[34] Invoking CO2 effects under climate change resulted in a change in the simulation of DOC loss (Figures 3c and 4c, Table 5). The simulated mean DOC concentrations for 2070–2100 were higher in comparison to values from model simulations without CO2 effects on vegetation and exhibited an increased variation. The average DOC concentrations for the four lower and moderate scenarios with CO2 effects on vegetation for 2070–2100 vary from 137 to 163 inline imagemol C L−1, while for the two warmest scenarios (HadCM3-A1fi and GFDL-A1fi) mean DOC concentrations were 126 and 112 inline imagemol C L−1, respectively.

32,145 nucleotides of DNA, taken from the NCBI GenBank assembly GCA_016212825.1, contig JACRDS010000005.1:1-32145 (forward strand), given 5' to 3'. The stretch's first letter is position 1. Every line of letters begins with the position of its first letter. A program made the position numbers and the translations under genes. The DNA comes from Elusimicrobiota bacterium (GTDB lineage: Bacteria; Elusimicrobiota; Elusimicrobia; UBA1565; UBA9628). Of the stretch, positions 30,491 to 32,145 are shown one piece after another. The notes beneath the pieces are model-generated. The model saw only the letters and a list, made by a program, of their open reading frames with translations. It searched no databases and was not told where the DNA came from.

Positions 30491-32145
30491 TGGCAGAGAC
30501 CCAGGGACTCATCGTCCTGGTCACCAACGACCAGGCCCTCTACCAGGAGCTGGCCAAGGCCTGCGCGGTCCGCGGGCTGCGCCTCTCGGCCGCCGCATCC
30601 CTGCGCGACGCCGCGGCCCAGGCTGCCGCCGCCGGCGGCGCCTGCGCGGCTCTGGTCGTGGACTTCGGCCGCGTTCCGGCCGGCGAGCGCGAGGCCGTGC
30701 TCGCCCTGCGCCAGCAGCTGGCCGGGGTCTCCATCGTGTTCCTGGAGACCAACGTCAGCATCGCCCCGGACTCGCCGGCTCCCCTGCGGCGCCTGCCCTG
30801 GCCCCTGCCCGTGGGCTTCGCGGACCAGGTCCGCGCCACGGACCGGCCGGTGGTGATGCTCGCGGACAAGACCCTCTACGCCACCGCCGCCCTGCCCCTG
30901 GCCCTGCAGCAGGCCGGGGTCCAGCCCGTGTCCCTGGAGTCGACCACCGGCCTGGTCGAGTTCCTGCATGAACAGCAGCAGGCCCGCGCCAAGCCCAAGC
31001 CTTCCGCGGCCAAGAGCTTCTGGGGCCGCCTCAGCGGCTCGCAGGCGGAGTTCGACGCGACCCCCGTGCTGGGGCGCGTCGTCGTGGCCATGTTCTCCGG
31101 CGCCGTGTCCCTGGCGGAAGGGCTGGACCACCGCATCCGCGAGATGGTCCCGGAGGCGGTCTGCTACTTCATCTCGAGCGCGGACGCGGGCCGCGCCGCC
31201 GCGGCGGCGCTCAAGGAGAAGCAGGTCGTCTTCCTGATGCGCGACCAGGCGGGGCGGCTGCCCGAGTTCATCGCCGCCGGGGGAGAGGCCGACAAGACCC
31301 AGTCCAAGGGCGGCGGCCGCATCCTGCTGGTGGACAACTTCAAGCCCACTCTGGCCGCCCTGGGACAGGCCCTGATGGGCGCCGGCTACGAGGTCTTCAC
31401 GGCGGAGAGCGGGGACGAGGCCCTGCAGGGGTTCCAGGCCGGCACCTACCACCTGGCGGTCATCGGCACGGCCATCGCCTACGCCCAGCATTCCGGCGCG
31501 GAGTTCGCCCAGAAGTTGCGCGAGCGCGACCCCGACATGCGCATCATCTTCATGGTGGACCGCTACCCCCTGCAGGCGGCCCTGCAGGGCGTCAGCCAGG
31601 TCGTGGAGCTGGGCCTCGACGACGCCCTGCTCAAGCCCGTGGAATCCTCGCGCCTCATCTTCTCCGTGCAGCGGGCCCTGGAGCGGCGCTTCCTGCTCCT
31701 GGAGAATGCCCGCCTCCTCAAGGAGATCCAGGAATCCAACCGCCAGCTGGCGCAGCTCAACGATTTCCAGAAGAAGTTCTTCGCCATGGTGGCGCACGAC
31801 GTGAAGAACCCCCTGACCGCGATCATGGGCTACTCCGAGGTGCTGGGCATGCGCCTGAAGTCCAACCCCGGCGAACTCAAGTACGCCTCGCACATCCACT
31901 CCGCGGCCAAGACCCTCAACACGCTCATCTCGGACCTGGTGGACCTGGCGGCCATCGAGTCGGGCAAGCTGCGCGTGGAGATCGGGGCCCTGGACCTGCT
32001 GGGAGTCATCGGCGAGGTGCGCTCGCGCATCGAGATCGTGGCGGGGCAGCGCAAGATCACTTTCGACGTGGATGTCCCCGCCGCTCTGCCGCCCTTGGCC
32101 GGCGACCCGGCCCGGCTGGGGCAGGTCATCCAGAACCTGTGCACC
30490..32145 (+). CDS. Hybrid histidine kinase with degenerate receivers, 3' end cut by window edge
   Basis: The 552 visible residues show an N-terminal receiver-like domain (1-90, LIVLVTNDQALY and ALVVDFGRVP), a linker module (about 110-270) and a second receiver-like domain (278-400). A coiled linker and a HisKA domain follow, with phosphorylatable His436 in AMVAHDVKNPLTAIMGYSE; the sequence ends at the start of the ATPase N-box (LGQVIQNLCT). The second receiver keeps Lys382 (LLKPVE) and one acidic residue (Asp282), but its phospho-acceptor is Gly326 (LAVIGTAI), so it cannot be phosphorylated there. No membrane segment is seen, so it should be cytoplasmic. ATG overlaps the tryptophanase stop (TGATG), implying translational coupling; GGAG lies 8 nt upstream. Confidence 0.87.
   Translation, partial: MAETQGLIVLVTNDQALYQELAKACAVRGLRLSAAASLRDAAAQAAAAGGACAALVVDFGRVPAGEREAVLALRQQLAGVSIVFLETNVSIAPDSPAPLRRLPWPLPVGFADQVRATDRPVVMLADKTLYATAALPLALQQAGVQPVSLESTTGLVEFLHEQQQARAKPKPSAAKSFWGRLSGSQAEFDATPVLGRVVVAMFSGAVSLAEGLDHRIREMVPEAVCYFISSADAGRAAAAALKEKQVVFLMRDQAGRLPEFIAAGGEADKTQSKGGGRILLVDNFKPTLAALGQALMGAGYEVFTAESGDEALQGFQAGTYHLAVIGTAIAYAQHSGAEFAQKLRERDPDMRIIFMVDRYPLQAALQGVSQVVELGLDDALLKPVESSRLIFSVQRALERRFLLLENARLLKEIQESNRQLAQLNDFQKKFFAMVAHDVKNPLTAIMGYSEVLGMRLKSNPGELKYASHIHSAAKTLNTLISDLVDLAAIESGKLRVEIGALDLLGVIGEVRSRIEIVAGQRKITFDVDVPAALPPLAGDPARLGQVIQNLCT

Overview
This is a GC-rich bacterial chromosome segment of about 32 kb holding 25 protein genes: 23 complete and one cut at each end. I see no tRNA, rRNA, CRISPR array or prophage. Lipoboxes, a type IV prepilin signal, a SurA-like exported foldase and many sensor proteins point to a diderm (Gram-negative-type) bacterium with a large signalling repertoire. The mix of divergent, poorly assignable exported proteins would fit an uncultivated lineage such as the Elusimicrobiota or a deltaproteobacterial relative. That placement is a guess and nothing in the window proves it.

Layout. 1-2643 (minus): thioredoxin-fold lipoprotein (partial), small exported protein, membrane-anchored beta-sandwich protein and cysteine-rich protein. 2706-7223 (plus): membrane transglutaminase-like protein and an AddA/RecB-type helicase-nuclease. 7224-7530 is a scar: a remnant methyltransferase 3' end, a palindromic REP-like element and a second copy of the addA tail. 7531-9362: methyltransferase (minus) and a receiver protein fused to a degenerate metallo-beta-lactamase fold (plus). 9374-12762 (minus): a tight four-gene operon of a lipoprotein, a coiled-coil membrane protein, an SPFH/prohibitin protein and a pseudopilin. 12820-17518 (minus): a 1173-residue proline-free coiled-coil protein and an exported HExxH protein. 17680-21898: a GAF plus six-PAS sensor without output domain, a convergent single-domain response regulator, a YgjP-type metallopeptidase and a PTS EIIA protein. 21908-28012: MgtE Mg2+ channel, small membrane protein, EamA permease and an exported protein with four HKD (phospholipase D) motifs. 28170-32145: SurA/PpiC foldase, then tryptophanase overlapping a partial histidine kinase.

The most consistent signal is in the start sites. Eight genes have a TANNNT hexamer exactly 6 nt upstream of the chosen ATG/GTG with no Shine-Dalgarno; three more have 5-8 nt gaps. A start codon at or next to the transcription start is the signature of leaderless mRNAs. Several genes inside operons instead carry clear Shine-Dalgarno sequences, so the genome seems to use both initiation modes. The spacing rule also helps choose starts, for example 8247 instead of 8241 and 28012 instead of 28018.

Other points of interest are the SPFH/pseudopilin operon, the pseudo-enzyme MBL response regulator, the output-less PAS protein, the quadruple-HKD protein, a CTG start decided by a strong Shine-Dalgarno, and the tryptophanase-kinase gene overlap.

[35] Future model projections of pH under the four lower and moderate scenarios of climate change with CO2effects showed recovery from the current conditions by up to 1 pH unit (steady state value ∼6). The annual volume-weighted pH for the four low and moderate scenarios including CO2effects for 2070–2100 varied between 5.90 and 6.24, while pH values for the two warmest scenarios (HadCM3-A1fi and GFDL-A1fi) were considerably lower (4.84 and 4.95, respectively). Acid neutralizing capacity projections followed patterns similar to that of pH. The mean annual volume-weighted ANC for the four low and moderate scenarios of climate change with CO2 fertilization for 2070–2100 ranged from 6.9 to 15.5 inline imageeq L−1, in comparison with –3.4 inline imageeq L−1for mean annual measured values (for 1988–2000). Model simulations suggest that the mean annual volume-weighted ANC values for HadCM3-A1fi and GFDL-A1fi (the two warmest) were –13.6 and –10.5 inline imageeq L−1, respectively. Model outputs for soil %BS followed a similar pattern as inline image, pH, and ANC. There was some increase in soil %BS under four moderate and low temperature scenarios, which ranged from 10.0% to 13.3% for the period of 2070–2100. The average %BS for the last 30 years of the twenty-first century produced by HadCM3-A1fi and GFDL-A1fi, however, were comparatively low (4.3 and 5.6, respectively). These results suggest that when CO2 fertilization stimulates tree growth without elevated inline imageleaching, recovery from acidic deposition will occur, resulting in an increase in stream pH, ANC, and soil %BS. However, under the highest temperature scenarios (HadCM3-A1fi and GFDL-A1fi) enhanced mineralization of soil N and inline image leaching reacidify soil and stream water.